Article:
It's been three months since I last addressed the housing market and homebuilders, in the column, "There's No Pent-Up Housing Demand."
With the spring season here, this is a good time to visit the issue again.
I am anticipating the strongest homebuying market since the nadir of the last housing crisis about a decade ago. The logic I'll offer for such, however, is largely not conventional.
First, I expect long-end U.S. Treasury yields to decline and to drag mortgage rates down as a result. Some of this has already begun.
The 10-year U.S. Treasury yield surged into the last two FOMC meetings but reversed following each. It is near its 2017 low and off by 0.25% since the FOMC's last meeting three weeks ago. The fact this is occurring even while the members are more aggressively telegraphing desires to accelerate the process of "normalization" is important.
If bond market participants were in agreement with the need for such action to be taken, especially the reduction in the size of the Fed's balance sheet, long-end yields and mortgage rates would be rising, not falling.
The fact that they are falling is a signal that bond market participants are of the opinion that the aggregate economy is not strong enough to warrant higher interest rates and that any attempt to push them up further in the near term will be counterproductive.
The FOMC members, however, appear to be oblivious to this message and also to the longer-term cautionary tale of "three steps and a stumble."
The historical precedence for the creation of the "rule," however, has been that the FOMC members lose sight of the real state of the macro-economy, become myopic in their assessment of it and overshoot policy as a result.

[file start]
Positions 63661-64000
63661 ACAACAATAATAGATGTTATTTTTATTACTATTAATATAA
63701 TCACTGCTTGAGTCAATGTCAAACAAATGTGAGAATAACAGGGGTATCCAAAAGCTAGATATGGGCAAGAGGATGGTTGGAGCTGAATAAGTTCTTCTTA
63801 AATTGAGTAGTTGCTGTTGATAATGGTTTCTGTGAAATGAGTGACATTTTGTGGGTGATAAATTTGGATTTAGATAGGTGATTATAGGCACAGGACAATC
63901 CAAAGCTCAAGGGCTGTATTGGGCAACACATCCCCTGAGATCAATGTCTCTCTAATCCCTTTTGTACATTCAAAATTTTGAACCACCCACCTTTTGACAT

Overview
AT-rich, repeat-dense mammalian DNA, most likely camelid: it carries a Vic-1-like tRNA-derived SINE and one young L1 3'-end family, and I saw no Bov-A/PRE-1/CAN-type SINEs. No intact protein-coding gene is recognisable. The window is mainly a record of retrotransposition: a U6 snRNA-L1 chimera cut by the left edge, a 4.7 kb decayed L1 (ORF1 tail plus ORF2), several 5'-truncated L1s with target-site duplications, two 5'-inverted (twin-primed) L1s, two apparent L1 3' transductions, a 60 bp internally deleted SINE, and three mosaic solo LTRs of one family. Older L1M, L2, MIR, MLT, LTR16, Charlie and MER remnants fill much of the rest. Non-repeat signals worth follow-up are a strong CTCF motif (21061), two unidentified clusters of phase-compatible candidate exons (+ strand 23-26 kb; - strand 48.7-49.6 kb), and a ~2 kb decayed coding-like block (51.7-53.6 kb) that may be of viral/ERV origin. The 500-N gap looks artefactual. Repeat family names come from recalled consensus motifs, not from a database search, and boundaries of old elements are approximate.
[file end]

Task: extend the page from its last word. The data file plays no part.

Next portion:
Discussions of unwinding the Fed's balance sheet are an indication that such a mindset may have taken hold at the FOMC again.
However, it is that action, along with any more increases in the short-end interest rates, that will cause bond buyers to more aggressively buy the long end of the market and thereby drive the yields lower, and facilitate lower mortgage rates as a result.
Both stocks did well last year but have pulled back following the Fed's last two rate hikes. Traders and investors have been exhibiting a concern that long-end yields would continue rising, forcing mortgage rates up, reducing home affordability and decreasing home purchase activity by first-time buyers as a result.
Although it is still possible that such will happen, I think it is more likely that the trend toward the FOMC accelerating normalization will continue, with bond market participants growing more concerned about "stumbling" policy decisions resulting.
The silver lining for the economy and housing is that the resulting lower mortgage rates will stimulate home purchase activity.